This week, a report concluded that SNP ministers had okayed £9bn worth of PFI contracts without understanding them. This was a scandal and there was no getting out of it for Nicola Sturgeon.
Step forward, Richard Leonard, and onto a rake. When Sturgeon reminded the Labour leader at FMQs that his party had introduced PFI, he leapt to his feet, seized a sheath of papers, and announced: ‘I anticipated last night how the First Minister might respond to my first question, so I went back to look at a report that I wrote 25 years ago,’
He read from his papers, triumphantly. He had called PFI ‘a con trick’, ‘a buy-now-pay-later mirage’, in which ‘the taxpayer… will simply pay more in the end’. It was ‘smart accountancy but bad economics’.
He anticipated this?
And thought this was a good answer?
A look of wonderment spread across Sturgeon’s face. She looked like those lottery winners you see on the news who still can’t believe their luck. Behind her, Nationalist MSPs howled and heckled until it was no longer possible to hear Leonard. What relief this brought Labour MSPs was short-lived as the Presiding Officer instructed the hecklers to ‘treat each other with respect… with less of this barracking’.
They barracked through every second of his reprimand. Ken Macintosh is a good man but never has a presiding officer exerted less authority over the chamber. The chair is never emptier than when he’s in it.
Beside Leonard, Iain Gray’s complexion had gone in seconds through all 50 shades of his surname, and he probably wished he had a ball-gag on hand for his hapless leader. A funereal silence gripped the benches behind. They understood, even if Leonard did not, the implication of what he was saying.
Sturgeon understood too and her voice dripped with cruel joy: ‘Richard Leonard — bless — wrote a report 25 years ago. Is it not a shame that the Labour governments that followed in the years after that ignored everything that he said? It took an SNP government to act on the things that he said.’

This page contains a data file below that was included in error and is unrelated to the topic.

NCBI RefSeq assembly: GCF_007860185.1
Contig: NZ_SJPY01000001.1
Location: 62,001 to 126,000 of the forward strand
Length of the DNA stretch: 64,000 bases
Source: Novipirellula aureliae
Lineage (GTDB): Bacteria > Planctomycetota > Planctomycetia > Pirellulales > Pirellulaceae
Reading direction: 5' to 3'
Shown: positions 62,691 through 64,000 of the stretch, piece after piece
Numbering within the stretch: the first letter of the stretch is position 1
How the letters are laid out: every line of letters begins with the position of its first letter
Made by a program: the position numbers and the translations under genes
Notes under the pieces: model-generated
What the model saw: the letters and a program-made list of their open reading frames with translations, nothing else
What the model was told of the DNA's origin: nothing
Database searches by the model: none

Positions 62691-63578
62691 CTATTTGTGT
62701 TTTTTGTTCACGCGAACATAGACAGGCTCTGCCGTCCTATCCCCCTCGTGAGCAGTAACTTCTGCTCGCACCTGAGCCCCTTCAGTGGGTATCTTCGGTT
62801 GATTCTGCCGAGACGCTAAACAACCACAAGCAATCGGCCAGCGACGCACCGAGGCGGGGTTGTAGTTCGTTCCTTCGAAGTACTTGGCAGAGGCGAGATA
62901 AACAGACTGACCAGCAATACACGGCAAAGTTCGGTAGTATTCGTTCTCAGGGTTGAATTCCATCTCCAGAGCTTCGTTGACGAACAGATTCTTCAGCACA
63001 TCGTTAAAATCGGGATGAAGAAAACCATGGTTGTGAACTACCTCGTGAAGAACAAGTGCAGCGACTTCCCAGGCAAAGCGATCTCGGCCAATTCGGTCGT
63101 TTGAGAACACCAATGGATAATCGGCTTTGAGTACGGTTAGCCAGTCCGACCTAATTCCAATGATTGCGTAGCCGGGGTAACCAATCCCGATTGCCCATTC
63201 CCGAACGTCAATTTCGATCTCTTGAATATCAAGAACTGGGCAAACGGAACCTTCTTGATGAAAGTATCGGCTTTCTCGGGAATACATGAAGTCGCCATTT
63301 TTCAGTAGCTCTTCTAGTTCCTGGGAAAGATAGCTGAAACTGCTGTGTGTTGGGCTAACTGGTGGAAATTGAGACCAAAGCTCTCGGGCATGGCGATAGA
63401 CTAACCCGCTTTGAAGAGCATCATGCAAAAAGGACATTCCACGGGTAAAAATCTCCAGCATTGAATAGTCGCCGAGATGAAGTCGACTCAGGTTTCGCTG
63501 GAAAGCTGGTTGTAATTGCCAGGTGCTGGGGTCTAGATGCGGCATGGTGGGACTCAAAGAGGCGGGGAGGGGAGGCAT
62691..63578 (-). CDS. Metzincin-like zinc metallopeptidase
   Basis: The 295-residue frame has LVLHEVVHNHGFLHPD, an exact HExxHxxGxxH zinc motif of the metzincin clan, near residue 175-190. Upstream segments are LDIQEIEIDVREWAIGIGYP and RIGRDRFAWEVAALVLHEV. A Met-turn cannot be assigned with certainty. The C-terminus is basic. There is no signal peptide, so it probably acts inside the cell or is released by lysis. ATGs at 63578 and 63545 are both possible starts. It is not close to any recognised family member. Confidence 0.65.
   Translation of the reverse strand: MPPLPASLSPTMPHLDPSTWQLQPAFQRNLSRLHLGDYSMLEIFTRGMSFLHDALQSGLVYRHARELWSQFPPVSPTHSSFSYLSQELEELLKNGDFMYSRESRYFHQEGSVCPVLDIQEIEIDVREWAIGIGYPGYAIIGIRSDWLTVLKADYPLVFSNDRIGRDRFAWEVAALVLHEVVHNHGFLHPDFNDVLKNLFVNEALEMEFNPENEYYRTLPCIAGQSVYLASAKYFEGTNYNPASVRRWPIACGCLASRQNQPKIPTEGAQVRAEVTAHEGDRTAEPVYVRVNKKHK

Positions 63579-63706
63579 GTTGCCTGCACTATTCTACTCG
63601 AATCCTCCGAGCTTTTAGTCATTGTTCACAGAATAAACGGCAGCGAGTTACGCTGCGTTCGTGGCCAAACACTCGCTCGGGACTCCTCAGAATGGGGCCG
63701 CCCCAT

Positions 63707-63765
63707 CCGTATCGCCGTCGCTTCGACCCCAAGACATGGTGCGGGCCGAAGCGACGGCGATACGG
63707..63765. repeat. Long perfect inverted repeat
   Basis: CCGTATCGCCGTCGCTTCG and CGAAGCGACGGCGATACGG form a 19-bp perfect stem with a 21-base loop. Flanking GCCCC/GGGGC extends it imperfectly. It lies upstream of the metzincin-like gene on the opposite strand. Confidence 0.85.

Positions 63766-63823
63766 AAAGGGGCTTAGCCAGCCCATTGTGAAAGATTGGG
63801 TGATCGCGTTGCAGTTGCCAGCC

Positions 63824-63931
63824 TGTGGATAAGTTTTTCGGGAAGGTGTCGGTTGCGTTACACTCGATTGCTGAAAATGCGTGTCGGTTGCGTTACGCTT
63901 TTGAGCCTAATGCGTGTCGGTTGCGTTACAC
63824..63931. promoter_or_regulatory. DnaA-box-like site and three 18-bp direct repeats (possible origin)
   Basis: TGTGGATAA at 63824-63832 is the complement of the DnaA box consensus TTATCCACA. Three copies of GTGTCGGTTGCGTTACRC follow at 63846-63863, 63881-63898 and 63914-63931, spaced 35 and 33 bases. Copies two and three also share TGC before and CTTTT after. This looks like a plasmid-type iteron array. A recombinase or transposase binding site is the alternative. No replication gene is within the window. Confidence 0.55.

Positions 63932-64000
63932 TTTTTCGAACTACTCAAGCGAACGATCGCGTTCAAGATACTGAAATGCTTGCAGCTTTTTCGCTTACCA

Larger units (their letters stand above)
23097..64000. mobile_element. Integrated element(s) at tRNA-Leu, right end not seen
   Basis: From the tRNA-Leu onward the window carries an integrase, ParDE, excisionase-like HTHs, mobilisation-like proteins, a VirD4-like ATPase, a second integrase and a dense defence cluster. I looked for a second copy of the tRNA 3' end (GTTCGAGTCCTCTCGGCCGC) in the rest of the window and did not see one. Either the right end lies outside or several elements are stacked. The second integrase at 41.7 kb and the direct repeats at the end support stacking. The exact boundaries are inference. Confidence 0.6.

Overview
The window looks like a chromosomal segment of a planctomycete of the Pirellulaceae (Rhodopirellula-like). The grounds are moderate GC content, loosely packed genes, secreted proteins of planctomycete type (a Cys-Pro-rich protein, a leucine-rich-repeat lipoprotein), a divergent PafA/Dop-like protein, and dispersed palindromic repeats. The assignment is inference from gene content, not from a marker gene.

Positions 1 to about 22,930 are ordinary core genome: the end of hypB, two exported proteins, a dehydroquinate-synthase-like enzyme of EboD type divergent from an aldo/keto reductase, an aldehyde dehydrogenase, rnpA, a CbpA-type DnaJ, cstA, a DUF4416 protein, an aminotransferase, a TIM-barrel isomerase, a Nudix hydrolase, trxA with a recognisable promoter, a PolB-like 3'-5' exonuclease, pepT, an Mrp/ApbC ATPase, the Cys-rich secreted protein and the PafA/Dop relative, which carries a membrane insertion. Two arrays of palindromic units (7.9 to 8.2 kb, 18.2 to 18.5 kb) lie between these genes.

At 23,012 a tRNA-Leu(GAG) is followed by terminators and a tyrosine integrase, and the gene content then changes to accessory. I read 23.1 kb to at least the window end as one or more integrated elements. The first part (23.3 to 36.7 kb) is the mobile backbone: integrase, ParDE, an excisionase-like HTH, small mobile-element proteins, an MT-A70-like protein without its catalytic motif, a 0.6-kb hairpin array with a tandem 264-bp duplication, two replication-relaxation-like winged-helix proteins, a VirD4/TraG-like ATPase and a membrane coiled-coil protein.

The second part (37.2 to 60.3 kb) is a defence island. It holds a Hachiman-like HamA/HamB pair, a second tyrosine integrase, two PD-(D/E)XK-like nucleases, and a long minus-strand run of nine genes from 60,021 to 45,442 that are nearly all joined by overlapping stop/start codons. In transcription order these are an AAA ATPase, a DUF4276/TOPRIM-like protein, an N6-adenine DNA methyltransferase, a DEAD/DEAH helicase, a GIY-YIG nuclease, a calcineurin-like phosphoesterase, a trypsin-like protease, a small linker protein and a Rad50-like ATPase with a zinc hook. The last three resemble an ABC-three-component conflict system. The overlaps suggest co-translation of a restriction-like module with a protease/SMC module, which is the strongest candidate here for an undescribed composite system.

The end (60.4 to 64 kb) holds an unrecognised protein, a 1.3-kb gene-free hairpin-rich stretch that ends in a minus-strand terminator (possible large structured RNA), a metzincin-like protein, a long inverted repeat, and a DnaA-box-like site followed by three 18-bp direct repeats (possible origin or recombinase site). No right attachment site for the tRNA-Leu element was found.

Now it dawned on Leonard what he’d done. In trying to entrap Sturgeon, he’d snared himself. He took an SNP scandal and made it about Labour’s failings and his insignificance in his own party. It was like an episode of Poirot in reverse. Inspector Leonard fingered the culprit, tripped over the body, clocked himself with the candlestick and confessed to the murder.
The more he tried to recover, the louder the laughter swelled. ‘I am sorry, I may be enjoying myself too much,’ Sturgeon chimed in.
In those long, excruciating minutes, as his opponents’ cackles grew higher and his comrades’ heads sunk lower, I changed my mind about mercy killing. Surely it would be more compassionate for Jackie Baillie to take him away to live on a farm with all the other Labour leaders.
With one last, limp swing, he scolded Sturgeon for an upcoming speech on independence to ‘her party faithful’.
Sturgeon backhanded him: ‘Richard Leonard should just be relieved that he is not speaking to his own party faithful tomorrow, because they would be in despair.‘
If Leonard isn’t on the SNP payroll, he’s being done out of a fortune.
Patrick Harvie told the First Minister next week’s budget had to put public transport ahead of road capacity and she told him there would be ‘the right balance’. This is the problem the Greens have under Harvie’s constitution-first leadership. They’re always going to vote for SNP budgets, the SNP knows this, and so they have very little leverage.
Derek Mackay could build an oil rig on the roof of Holyrood paid for with a tax on vegans and the Scottish Greens would dutifully punch the little button when it came time to vote. They have turned themselves into a mini-me SNP and for what? A token here and a head-pat there.
Richard Leonard’s not the only leader to humiliate his party.